19 Table 5's change in state marginal tax rate across the no-participation and participation cases deserves further discussion: Without participation, there is a slight decline in the State tax liability when age-65 earnings are increased by $100. Massachusetts allows exemptions and deductions only on non-asset income (earnings, pensions, and annuities). Without participation, age-65 non-asset income (including the $100 increment) net of allowable exemptions and deductions is zero. This makes asset income the only source of taxable income and, again, the $100 increment induces the household to accumulate fewer assets through age 65. With participation, however, nonasset income net of exemptions and deductions is positive. Now, an increment of $100 triggers an additional tax liability of $5.49 again slightly less than the statutory marginal tax of $5.95 percent because of smaller asset accumulation through age-65. The induced change in asset accumulation also lowers the federal marginal tax recorded in the table from the statutory rate of 31 percent. The Impact of Changing Social Security Benefit Taxation How would the gains from 401(k) participation change were Congress to index for inflation the dollar limits, X1 and X2, which determine taxable Social Security benefits? Table 6 provides the answer. For the $50,000 household, inflation indexing raises the nominal value of X1 and eliminates Social Security benefit taxation in the noparticipation case. But with participation, indexing the limits makes no difference to Social Security benefit taxation. The reason is that the 401(k) withdrawals are so large that non-social Security taxable income exceeds the top limit even if that limit is inflation 18

20 indexed. Indeed, despite the indexation of the thresholds, the full 85 percent of Social Security benefits remains taxable. Given that the policy of indexing the limits lowers the taxes paid by the non 401(k) participating household and leaves unchanged the taxes paid by the 401(k) participating household, indexation makes participating in a 401(k) an even worse choice. Table 6 shows this. It's percentage increase in the present value of taxes and percentage decline in the present value of spending are both larger with participation than without. At high earnings levels and/or high rates of return, the same reasoning explains the smaller percentage increases in the present value of spending and smaller percentage declines in the present value of taxes from participating in a 401(k) plan. Again, because indexing the dollar limits reduces the amount of benefits subject to taxation only when not participating, tax savings from participating are smaller in present value. The exception is the $25,000 household reaping a 4 percent real rate of return on assets. In this case, 401(k) plan withdrawals are not large enough to trigger additional Social Security taxes when the dollar limits are indexed. Hence, compared to Table 3, tax savings and spending increases are larger with 401(k) participation. In general, indexing the dollar limits that determine the taxable portion of Social Security benefits will help those who do not participate in tax-favored saving plans, but will increase the lifetime loss (lower the lifetime gain) from participating for all but the lowest earners. Table 7 shows the effect of eliminating Social Security benefit taxation altogether. Now, participating in a 401(k) plan does not induce any intra-marginal increase in taxable Social Security benefits. As a result, the lifetime tax liability decreases and the present value of spending increases for the $50,000 household earning a 6 percent real return on 19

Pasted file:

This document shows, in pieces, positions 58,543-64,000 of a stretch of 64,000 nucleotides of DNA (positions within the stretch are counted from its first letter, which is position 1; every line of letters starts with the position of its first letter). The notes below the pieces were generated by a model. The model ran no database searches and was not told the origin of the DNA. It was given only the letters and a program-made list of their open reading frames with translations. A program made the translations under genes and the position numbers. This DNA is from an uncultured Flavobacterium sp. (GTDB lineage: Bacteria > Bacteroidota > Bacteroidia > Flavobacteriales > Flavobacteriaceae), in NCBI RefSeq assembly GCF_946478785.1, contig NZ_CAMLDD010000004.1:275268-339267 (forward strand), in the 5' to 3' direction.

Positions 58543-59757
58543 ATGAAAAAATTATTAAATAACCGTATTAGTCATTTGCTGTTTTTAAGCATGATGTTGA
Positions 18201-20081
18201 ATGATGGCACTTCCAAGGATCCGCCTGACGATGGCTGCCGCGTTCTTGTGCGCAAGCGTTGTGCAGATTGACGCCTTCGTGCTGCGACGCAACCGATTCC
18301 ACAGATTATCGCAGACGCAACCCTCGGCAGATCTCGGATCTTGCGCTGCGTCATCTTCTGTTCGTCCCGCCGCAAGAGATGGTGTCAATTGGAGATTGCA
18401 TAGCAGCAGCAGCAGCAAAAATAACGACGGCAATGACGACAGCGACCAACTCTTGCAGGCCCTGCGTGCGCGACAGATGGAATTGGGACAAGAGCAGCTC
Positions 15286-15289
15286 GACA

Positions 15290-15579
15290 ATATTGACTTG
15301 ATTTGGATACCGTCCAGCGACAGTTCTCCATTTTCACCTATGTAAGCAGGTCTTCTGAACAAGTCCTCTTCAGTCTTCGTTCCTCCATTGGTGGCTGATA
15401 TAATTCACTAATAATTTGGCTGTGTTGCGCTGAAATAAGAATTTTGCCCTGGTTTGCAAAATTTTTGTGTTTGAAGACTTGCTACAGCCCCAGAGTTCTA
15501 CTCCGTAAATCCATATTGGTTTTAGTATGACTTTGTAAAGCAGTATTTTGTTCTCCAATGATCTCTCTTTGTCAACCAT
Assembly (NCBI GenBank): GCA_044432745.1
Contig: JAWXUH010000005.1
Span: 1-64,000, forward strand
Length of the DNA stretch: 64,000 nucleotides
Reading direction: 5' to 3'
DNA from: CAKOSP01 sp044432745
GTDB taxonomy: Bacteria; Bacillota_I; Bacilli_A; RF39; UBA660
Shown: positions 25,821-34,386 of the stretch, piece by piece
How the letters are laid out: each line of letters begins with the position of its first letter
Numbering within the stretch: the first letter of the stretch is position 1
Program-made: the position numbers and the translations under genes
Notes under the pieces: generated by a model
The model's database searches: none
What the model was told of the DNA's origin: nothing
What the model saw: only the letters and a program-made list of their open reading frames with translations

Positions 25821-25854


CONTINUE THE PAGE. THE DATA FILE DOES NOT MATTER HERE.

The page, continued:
21 assets. Indeed, all cases with a negative lifetime spending change in Table 6 now have a positive or a smaller negative change in Table 7. The Implications of Future Tax Increases and Bracket Adjustments Table 8 repeats Table 3 but assumes that federal income tax rates will be increased by 20 percent when the couple reaches age 65. Compared with Table 3, Table 8 shows smaller percentage reductions in lifetime taxes from 401(k) participation at all but the top income level. For a low-income ($25,000 per year of earnings) couple earning 8 percent real, lifetime taxes are raised by almost 11 percent and lifetime spending is reduced by just over 2 percent. In contrast, high-income households continue to benefit substantially from their 401(k) saving program. For example, at a 4 percent real return, a couple earning $300,000 enjoys an 8.2 percent reduction in lifetime taxes that finances a 6.3 percent increase in lifetime spending. The gap in treatment between these two couples is, then, 8 percent of lifetime spending. Table 9 considers an alternative assumption to indexing nominal tax brackets to inflation, namely indexing them to nominal wages, which are assumed to grow at 4.03 percent. 11 This assumption precludes real bracket creep and means that our stylized households will be in lower tax brackets in retirement than with just inflation indexation. As a comparison of Table 9 and Table 3 makes clear, this alternative assumption about indexing tax brackets makes very little difference to calculated gains and losses from 401(k) participation. While indexing the tax system to wage growth lowers lifetime taxes 11 One minus the product of one plus the assume 3 percent inflation rate times on plus the assumed 1 percent growth rate in real wages. 20